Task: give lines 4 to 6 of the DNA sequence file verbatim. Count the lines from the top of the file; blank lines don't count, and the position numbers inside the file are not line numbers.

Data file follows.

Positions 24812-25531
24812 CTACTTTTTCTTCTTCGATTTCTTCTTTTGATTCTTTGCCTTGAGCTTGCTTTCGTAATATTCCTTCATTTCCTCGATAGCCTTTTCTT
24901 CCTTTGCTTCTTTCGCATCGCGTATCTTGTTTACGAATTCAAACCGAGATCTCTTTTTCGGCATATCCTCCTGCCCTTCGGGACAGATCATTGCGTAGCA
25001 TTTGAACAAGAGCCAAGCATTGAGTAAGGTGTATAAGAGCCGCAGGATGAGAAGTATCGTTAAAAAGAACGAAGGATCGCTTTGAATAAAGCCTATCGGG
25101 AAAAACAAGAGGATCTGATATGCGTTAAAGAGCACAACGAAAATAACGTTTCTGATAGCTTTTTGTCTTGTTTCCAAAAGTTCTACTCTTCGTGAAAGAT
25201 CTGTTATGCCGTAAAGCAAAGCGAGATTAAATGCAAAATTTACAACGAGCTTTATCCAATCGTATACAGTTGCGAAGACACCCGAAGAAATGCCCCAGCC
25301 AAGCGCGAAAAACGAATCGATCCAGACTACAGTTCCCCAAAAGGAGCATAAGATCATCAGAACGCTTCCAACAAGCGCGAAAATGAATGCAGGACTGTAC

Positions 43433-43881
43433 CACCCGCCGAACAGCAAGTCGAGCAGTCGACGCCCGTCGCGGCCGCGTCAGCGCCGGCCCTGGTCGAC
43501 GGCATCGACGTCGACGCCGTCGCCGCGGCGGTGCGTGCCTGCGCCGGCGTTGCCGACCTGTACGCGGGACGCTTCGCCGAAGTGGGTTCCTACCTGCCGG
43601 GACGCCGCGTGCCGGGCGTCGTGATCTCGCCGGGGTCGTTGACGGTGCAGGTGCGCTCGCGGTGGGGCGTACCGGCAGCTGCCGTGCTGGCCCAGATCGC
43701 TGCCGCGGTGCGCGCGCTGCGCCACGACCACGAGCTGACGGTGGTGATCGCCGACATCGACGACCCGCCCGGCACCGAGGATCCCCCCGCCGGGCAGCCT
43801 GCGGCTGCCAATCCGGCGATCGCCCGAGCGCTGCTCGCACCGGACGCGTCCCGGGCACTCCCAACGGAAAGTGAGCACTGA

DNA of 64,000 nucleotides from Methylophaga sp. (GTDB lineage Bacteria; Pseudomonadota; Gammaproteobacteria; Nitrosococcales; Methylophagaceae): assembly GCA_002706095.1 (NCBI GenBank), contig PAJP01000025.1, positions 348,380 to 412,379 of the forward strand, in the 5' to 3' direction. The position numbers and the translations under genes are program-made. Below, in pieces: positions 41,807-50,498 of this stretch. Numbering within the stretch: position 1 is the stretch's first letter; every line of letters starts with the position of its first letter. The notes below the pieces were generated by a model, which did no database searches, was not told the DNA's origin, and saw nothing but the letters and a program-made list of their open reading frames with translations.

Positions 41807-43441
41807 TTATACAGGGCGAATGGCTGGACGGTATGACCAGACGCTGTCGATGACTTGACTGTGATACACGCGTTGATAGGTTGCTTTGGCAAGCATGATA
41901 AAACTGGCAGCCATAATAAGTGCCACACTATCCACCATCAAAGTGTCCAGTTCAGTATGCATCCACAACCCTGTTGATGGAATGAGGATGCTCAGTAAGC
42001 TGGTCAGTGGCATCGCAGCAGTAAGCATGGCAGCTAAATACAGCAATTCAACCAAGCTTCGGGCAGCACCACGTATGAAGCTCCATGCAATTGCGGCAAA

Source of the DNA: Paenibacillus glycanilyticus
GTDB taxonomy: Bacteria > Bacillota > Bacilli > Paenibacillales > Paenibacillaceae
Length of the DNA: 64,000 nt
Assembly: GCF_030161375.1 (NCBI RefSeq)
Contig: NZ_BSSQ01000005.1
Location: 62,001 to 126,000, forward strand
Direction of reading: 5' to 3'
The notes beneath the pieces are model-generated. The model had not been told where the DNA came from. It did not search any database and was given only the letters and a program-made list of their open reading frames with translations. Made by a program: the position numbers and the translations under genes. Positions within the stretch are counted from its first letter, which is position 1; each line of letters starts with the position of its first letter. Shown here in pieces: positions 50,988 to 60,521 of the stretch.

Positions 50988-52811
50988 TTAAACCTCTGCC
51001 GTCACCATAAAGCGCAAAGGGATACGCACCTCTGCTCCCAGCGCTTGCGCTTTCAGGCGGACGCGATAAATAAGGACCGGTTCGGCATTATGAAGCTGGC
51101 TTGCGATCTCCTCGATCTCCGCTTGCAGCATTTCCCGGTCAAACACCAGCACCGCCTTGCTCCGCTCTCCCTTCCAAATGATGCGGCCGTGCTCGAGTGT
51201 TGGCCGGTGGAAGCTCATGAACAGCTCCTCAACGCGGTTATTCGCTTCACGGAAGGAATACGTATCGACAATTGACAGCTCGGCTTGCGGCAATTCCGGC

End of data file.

25001 TTTGAACAAGAGCCAAGCATTGAGTAAGGTGTATAAGAGCCGCAGGATGAGAAGTATCGTTAAAAAGAACGAAGGATCGCTTTGAATAAAGCCTATCGGG
25101 AAAAACAAGAGGATCTGATATGCGTTAAAGAGCACAACGAAAATAACGTTTCTGATAGCTTTTTGTCTTGTTTCCAAAAGTTCTACTCTTCGTGAAAGAT
25201 CTGTTATGCCGTAAAGCAAAGCGAGATTAAATGCAAAATTTACAACGAGCTTTATCCAATCGTATACAGTTGCGAAGACACCCGAAGAAATGCCCCAGCC